HELENA — The work of the Montana Legislature's 68th session might not officially start until Monday, Jan. 2, but there’s already a steady stream of bills ready to go through the lawmaking process.
As of Thursday, according to data from the state Legislative Services Division, 4,332 bill draft requests had already been submitted – though many of those are just placeholder titles that may not develop into active legislation. That is already almost 1,000 more draft requests than the entire 2021 legislative session, when 3,367 were submitted.
271 bills have already been “pre-introduced,” meaning they’ve been drafted and assigned to committees even before the Legislature begins. At least 85 of those bills are set for their first committee hearings during the first week of the session.
“Committee work is going to start on Day 2; we’re going to be reading bills across the rostrum on Day 1,” said House speaker-elect Rep. Matt Regier, R-Kalispell. “It is an unprecedented jump into action right away, but a lot of work ahead of us and an excited caucus to get that work done.”
Regier said many of the pre-introduced bills deal with things like consolidating state boards and cleaning up state code.
In the 2019 and 2021 legislative sessions, less than 40% of bill draft requests were actually introduced for debate. Since 2011, 20% or less of those requests have made it all the way through the Legislature. If those patterns hold in 2023, lawmakers could still be considering up to 1,600 bills this session.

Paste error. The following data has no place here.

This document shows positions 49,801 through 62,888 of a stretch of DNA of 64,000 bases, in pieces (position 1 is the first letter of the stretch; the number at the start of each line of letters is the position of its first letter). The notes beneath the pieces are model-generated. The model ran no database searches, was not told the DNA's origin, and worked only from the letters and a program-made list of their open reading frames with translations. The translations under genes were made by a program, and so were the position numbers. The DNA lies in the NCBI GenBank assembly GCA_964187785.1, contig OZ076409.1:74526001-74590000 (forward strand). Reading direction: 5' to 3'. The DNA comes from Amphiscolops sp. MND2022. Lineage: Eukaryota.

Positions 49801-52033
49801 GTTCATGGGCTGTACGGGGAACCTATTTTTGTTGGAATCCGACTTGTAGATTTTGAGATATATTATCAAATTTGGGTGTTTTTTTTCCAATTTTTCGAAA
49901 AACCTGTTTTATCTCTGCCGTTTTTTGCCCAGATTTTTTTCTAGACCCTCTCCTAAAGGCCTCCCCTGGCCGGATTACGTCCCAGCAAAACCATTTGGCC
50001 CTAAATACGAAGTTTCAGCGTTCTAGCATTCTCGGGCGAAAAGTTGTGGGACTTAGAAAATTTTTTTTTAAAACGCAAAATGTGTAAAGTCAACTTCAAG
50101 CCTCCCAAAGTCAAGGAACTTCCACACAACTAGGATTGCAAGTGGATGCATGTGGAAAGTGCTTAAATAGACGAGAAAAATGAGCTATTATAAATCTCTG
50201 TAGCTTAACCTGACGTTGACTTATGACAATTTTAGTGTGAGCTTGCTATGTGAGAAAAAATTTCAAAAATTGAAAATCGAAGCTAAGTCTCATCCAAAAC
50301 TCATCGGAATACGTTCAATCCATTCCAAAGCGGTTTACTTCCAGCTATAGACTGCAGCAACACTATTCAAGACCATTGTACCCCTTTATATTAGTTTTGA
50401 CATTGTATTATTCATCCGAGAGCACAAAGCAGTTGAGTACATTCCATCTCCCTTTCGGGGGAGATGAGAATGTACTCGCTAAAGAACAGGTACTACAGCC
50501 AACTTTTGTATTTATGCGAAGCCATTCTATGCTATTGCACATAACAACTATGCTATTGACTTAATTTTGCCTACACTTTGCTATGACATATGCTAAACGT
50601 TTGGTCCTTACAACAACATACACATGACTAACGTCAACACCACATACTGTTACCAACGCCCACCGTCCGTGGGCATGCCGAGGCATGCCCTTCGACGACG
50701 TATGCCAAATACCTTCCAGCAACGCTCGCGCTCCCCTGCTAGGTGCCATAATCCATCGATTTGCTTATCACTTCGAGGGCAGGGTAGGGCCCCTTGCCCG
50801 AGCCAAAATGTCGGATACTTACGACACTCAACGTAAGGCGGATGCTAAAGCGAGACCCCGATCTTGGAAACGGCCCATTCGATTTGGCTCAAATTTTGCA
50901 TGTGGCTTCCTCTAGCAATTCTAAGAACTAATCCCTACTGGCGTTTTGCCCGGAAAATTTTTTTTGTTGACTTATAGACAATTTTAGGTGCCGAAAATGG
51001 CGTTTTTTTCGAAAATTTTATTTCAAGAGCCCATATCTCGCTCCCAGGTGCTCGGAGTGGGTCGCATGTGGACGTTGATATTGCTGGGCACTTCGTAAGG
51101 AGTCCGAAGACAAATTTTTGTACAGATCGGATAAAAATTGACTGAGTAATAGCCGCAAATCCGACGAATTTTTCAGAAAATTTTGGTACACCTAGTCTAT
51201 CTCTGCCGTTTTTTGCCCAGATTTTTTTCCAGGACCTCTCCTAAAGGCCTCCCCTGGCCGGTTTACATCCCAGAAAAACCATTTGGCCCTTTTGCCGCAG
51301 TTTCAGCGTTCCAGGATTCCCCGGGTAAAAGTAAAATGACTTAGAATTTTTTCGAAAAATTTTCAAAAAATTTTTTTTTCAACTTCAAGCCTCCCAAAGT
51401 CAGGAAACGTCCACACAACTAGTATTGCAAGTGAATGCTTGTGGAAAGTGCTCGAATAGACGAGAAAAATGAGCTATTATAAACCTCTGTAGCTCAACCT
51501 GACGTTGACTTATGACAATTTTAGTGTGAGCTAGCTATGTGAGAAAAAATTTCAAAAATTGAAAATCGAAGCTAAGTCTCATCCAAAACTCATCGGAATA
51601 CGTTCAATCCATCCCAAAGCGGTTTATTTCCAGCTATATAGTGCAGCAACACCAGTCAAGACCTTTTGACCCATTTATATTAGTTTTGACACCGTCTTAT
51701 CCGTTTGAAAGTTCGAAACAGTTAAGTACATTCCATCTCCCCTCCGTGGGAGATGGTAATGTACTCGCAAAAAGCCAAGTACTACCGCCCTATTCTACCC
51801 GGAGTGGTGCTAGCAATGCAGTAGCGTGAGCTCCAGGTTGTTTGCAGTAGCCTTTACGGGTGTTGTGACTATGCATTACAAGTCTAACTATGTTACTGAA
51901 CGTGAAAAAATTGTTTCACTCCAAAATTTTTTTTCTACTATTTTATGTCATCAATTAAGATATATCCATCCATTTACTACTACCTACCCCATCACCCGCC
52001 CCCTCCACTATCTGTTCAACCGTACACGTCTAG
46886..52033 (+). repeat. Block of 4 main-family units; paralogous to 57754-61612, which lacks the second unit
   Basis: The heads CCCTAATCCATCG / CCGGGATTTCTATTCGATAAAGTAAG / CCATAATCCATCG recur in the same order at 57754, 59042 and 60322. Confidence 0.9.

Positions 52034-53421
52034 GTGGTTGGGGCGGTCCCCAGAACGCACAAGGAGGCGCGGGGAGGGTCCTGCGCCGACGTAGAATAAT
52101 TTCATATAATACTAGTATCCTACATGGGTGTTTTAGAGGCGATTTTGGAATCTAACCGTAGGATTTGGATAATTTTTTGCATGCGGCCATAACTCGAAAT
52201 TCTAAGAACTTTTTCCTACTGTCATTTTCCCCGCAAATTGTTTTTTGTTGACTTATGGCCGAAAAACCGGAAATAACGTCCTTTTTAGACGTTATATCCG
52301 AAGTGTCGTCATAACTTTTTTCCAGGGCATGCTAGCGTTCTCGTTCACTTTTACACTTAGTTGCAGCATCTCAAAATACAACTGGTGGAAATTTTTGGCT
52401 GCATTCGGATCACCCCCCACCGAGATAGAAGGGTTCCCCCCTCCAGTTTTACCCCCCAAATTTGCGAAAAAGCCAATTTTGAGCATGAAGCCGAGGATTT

Regier said, despite the spike in requests, he doesn’t expect a significant increase in the number of bills introduced.
“Committee work might be a little heavier, but as far as the floor sessions, I’m expecting probably a little increase in volume,” he said.
The number of requests does show some of the topics lawmakers may be focused on during the upcoming session. For example, of the bill draft requests so far:
- 28 deal with abortion
- 49 deal with guns and weapons
- 52 deal with marijuana
- 81 deal with housing
- 147 deal with fish and wildlife
- 269 deal with education
- 269 deal with elections
- 342 deal with taxes
Also, at least 48 proposals for amending the Montana Constitution have been submitted. If 100 lawmakers – two-thirds of the combined Legislature – endorse an amendment, it will be placed on the 2024 ballot for voters to approve or reject. Since Republicans hold a 102-seat supermajority, they can advance a proposed constitutional amendment if GOP lawmakers unite behind it.
There’s no hard number for it, but there’s one other big difference expected at this legislative session: a lot more people in the hallways of the Montana State Capitol. Many of the restrictions put in place in 2021 because of COVID have now been removed, and it’s likely the atmosphere will be a lot closer to previous sessions.